‘The situation for patients is becoming unsafe’
Loss of 25 hospital beds in Ballyshannon slammed

Matt Britton

Reporter:

Matt Britton

The revelations in last week’s Donegal Democrat that 25 beds, over 50% of the total hospital beds in Ballyshannon have been closed recently has evoked widespread concern in the town and Ballyshannon Town Councillors have called on the HSE to reinstate these beds with immediate effect.

The revelations in last week’s Donegal Democrat that 25 beds, over 50% of the total hospital beds in Ballyshannon have been closed recently has evoked widespread concern in the town and Ballyshannon Town Councillors have called on the HSE to reinstate these beds with immediate effect.

The revelation came as a result of a question put by Cllr. Pat O’Malley who described the move as “death by a thousand cuts” and said that “for most of the residents both the Sheil and the Rock (hospitals) were second homes”

This newspaper contacted the major political parties for their response on the issue which is of crucial importance to the Erneside town.

Fianna Fáil spokesperson on Health Billy Kelleher told the Donegal Democrat, “This level of bed losses in south Donegal over such a short period is an incredible blow to the local health services, particularly when taken in tandem with the closure of Lifford Hospital and the cuts to the budgets of Sligo and Letterkenny General Hospitals.

“The health services in the North West is being squeezed due to record numbers of retirements and the Government policy of targeting community hospitals for the bulk of cuts this year.

“Quite simply, the situation for patients in this area is becoming unsafe.”

Senator Brian Ó Domhnaill said: “With all of these cuts taking place to our local health services, patients are wondering, where are they supposed to go?

“We have lost half of the beds at the Shiel Hospital and the Rock Hospital, Lifford Hospital is being shut down and Sligo and Letterkenny Hospitals will be under more severe pressure than ever before.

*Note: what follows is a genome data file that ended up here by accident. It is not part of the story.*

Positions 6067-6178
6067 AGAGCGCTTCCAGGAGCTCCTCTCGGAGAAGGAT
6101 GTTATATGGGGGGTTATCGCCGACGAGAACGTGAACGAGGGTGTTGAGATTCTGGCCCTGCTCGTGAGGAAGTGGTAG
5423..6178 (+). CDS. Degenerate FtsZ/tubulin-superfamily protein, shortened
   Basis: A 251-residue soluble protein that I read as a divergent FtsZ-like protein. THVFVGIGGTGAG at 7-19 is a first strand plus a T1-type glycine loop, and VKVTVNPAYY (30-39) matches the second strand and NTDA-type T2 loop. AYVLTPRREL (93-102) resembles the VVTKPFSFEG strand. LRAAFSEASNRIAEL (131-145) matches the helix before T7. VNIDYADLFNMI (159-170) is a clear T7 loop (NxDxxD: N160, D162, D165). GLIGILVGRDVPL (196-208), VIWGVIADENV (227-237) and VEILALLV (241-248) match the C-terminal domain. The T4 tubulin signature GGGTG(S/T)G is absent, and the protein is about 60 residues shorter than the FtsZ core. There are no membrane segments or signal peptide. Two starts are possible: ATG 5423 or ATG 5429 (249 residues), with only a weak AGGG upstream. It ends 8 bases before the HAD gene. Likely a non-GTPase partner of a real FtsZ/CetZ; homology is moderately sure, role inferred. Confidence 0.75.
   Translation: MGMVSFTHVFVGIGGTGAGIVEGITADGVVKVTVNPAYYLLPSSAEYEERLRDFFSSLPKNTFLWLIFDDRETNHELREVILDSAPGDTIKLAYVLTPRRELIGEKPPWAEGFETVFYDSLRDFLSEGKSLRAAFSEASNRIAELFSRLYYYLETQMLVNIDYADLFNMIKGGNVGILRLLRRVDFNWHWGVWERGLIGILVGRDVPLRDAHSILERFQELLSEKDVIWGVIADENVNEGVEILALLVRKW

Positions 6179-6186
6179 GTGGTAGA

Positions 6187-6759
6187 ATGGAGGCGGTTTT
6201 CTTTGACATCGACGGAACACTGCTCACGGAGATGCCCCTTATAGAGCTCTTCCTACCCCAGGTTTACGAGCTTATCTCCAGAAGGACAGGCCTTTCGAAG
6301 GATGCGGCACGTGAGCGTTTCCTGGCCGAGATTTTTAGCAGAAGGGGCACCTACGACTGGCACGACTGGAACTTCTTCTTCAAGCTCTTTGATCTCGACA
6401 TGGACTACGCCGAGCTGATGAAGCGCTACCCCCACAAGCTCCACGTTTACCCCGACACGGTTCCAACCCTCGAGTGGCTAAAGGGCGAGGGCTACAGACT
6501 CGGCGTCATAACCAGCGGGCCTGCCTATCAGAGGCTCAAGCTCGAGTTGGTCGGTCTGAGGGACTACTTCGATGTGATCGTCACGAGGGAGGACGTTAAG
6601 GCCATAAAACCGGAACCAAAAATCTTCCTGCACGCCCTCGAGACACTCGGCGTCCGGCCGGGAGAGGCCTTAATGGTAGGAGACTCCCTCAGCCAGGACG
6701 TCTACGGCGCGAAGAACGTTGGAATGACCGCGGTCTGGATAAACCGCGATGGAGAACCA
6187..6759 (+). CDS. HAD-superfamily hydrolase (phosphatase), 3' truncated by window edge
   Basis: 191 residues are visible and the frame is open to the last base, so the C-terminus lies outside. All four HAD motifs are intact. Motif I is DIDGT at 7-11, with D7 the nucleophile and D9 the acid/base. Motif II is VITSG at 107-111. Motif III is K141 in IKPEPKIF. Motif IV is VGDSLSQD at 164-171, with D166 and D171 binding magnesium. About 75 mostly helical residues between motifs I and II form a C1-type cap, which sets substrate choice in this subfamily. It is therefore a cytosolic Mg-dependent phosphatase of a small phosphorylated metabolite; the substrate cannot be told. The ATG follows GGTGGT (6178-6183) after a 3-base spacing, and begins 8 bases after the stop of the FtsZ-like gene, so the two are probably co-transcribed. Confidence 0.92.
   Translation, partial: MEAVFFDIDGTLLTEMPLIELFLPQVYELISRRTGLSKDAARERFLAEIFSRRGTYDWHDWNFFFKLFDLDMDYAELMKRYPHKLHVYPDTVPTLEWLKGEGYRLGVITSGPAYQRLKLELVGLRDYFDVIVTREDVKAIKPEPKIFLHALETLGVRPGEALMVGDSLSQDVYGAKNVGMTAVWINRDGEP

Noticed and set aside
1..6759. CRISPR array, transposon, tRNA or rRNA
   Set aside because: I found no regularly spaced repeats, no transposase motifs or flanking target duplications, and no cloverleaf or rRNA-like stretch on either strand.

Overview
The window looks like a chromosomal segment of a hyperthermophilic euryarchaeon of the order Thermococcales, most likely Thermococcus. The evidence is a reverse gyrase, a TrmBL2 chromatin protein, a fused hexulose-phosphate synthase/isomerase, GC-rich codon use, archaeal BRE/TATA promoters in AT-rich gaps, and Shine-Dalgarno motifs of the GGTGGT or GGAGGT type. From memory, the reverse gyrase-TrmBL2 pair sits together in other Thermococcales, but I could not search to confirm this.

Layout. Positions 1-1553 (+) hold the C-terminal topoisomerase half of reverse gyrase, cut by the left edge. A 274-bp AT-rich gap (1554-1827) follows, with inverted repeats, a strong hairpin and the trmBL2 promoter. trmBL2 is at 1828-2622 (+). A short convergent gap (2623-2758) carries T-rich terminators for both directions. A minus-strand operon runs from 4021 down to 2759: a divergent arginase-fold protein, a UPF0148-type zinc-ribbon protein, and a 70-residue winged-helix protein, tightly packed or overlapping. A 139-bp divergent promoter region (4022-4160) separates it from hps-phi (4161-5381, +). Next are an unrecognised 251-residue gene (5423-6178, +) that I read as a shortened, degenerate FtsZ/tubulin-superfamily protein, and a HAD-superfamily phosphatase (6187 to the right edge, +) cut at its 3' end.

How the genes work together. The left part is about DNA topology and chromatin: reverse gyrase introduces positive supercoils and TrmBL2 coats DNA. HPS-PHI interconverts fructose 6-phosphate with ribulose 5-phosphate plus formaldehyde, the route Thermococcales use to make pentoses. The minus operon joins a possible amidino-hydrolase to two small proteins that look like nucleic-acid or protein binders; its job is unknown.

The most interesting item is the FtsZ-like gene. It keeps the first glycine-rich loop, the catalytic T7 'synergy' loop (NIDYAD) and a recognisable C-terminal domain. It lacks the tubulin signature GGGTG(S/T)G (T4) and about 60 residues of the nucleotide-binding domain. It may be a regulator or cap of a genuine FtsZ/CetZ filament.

“People in south Donegal need to know that they can get the basic treatment they need within a reasonable distance of their home, without being expected to travel long distances to Sligo or North Donegal when it’s not always possible to do so.”

Sinn Féin’s Pearse Doherty yesterday stated that the only way to change this situation is for a change on Government policy.

Doherty said, “The recruitment embargo which was implemented by Fianna Fail and continued by the present government coupled with the starvation of capital to the health services is the root cause of this problems.

“We have a situation where if a nurse retires or goes on maternity leave they cannot be replaced under the present embargo - the result is that inevitably beds will close and I would predict that more beds in community hospitals will close unless this policy is immediately reversed.

“I have met with the HSE and can confirm that this unacceptable policy is not HSE driven -they have been totally honest with me and have stated that more beds will close if the embargo is not reversed.

“On a much more human level the nurse today knows that if she becomes ill or indeed pregnant, a bed could well be closed as a result. Is this acceptable in modern day Ireland - I think not and call on the Government to immediately address the problem before lives are lost.”

Dinny McGinley, Minister of State for the Gaeltacht said, “The closure of any beds is to be regretted and as you correctly stated 25 beds have indeed been closed in Ballyshannon.

“However, while I empathise with your annoyance as local councillors I find the duplicity of the Fianna Fail councillors astounding considering 24 of these bed closures took place during their time in office and well in advance of the General election.

“I would like you to note that since the election of February 2011 only one bed has been closed there. Currently there are 33 beds in the Shiel Hospital and 22 in the Rock Hospital providing a combined total of 55 beds for the people of the Ballyshannon area.

“One final point of importance to note is that the reason for bed closures in Ballyshannon was to meet with HIQUA standards.

“In concluding I would like to acknowledge the staff of both hospitals for the level of care provided to all patients and their families at both facilities.”